Perhaps your parents read South Florida Parenting 20 years ago. Now you have a family of your own. Do you remember hula dancing at the Mai-Kai as an uninhibited child? Its still there. Take a walk down Memory Lane to revisit attractions you loved as a child.
Old attractions survive today because they grew with the times. Thanks to the Americans With Disabilities Act, doorways are wider and pathways paved. That helps people who have physical challenges while also benefiting parents pushing strollers and carriages. Admission prices have gone up substantially, but now, attractions offer annual passes, member discounts and online specials. Best of all, the old Dont Touch signs have been replaced by hands-on and interactive exhibits that kids love.
Heres just a sample of what Southeast Florida has to offer families. Rates are plus state and county taxes.
Broward CountyFor specifics, call the Greater Fort Lauderdale Convention and Visitors Bureau at 954-765-4466 or 800-22-SUNNY, or visit www.Sunny.org.
Birch State Park was once a private estate, so it survived while the city grew around its tropical hammocks, freshwater lagoons and a sandbox beach thats now reached via a tunnel under State Road A1A. Canoe, kayak, fish from a seawall, or walk, bicycle or skate the pathways. The visitor center displays artifacts from city history. Admission is $6 per vehicle.
Butterfly World at Tradewinds Park in Coconut Creek is open every day, so get an annual pass, and follow your favorite larvae through their life cycles. A family favorite since 1988, its 10 wondrous acres of butterflies and the flowers they like best. Adults and seniors pay $24.95; children ages 3 to 11 pay $19.95. Annual passes are $40 and $30. A gate fee may be added by Tradewinds Park on holidays and weekends.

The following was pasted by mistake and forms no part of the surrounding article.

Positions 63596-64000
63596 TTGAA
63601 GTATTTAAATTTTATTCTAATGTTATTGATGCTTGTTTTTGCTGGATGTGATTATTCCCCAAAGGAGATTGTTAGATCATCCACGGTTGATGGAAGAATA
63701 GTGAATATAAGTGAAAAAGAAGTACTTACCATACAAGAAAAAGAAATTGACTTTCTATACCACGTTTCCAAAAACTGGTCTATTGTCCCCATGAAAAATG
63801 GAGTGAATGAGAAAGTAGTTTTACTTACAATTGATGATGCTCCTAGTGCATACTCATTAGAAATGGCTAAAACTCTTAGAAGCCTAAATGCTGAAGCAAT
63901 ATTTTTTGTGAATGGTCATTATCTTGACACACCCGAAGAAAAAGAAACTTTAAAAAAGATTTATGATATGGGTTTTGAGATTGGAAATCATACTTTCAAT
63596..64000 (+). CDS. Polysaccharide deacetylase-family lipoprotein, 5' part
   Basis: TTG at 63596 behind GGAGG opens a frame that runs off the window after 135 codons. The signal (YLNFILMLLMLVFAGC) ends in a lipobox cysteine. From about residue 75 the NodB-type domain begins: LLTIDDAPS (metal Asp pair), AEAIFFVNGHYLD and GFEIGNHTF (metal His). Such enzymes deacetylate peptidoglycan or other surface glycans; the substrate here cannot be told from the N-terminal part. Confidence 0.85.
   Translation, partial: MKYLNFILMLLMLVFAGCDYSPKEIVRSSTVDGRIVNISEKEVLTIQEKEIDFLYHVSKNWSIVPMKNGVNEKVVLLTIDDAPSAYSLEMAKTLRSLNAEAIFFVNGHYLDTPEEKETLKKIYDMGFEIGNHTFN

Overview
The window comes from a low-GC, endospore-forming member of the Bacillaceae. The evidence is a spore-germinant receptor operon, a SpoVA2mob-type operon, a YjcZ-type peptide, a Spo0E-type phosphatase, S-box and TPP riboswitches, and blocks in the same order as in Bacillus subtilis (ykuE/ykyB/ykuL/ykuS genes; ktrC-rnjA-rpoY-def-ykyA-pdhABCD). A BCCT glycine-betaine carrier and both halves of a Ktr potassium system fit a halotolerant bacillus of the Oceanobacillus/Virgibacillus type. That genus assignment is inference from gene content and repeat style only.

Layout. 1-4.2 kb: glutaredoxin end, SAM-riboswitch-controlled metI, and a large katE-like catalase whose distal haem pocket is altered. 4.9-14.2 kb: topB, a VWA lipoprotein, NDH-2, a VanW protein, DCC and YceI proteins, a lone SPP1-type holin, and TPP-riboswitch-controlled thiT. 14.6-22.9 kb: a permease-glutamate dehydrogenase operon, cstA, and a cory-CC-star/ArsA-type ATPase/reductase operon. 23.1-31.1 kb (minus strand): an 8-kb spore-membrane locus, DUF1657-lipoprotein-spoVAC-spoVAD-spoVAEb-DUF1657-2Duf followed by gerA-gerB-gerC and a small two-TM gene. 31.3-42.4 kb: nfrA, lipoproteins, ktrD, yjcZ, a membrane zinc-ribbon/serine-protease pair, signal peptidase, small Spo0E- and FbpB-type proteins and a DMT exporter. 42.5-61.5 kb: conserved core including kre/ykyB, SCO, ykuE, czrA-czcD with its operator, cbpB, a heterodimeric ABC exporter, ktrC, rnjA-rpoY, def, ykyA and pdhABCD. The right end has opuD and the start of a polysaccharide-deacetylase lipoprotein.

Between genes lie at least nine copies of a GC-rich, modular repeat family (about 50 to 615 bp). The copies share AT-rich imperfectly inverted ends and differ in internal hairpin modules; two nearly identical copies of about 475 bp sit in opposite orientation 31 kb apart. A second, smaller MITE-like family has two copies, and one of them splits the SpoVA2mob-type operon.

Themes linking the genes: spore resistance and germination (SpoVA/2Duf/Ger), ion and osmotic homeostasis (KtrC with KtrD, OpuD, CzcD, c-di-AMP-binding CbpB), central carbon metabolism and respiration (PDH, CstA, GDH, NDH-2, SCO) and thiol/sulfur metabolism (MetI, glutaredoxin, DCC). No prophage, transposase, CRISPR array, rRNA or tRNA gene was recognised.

Flamingo Gardens. The Wray homestead was built on 60 lush, tropical acres in the 1930s, and now its an island of Old Florida amid the swirl of city life. Take a guided tour of the home, see wildlife shows, and take quiet strolls under centuries-old live oaks. For $50 you can adopt a wildlife child. Admission is $17 adults, $8.50 ages 4 to 11. Discounts for seniors, college students, military. Tram tours extra.
International Swimming Hall of Fame is a must-see for your budding Olympian, but theres something here for everyone. See swim-related art objects, historic items related to aquatic sports, medals, trophies, posters and old swim suits. Admission is $8 adults, $6 seniors, $4 students and free to children younger than 6, members and active military.
Jungle Queen Riverboat excursions have been captivating tourists for generations, but locals may not realize how educational and fun it is. See the city from the water as the first settlers did. With barbecue, its $39.95 for adults and $21.95 for children. Sightseeing only cruises leave morning and afternoon. Prices vary seasonally.
Museum of Discovery and Science is a marvelous place to spend a nonbeach day to see IMAX movies and displays of minerals rocks, an interactive Everglades nature trail and Gizmo City. The Discovery Center is just for kids age 6 and younger. Buy admission only, IMAX only or a combo ticket that costs $16 adults and $12 children older than 2. It covers museum admission and one 45-minute IMAX show.
Palm Beach CountyGet more details from the Palm Beach County Convention and Visitors Bureau. Call 800-554-7256 or visit www.PalmBeachFL.com.
Flagler Museum. This eye-popping palace was a wedding gift from railroad magnate Henry Flagler to his wife, Mary Lily. The mansion and grounds will wow even the most jaded tweens and teens. Eat in the café, and make a day of it. Admission is $18 for adults, $10 for youths, $3 for children, free for kids younger than age 6.
Jupiter Inlet Lighthouse & Museum has been a beacon to sailors since 1860. Older children (48 inches or taller, no flip-flops) can boast that they climbed to the top. View of land and sea are unforgettable. Admission $7 adults, $5 children ages 6 to 18, free younger than 5. Includes museum and tour.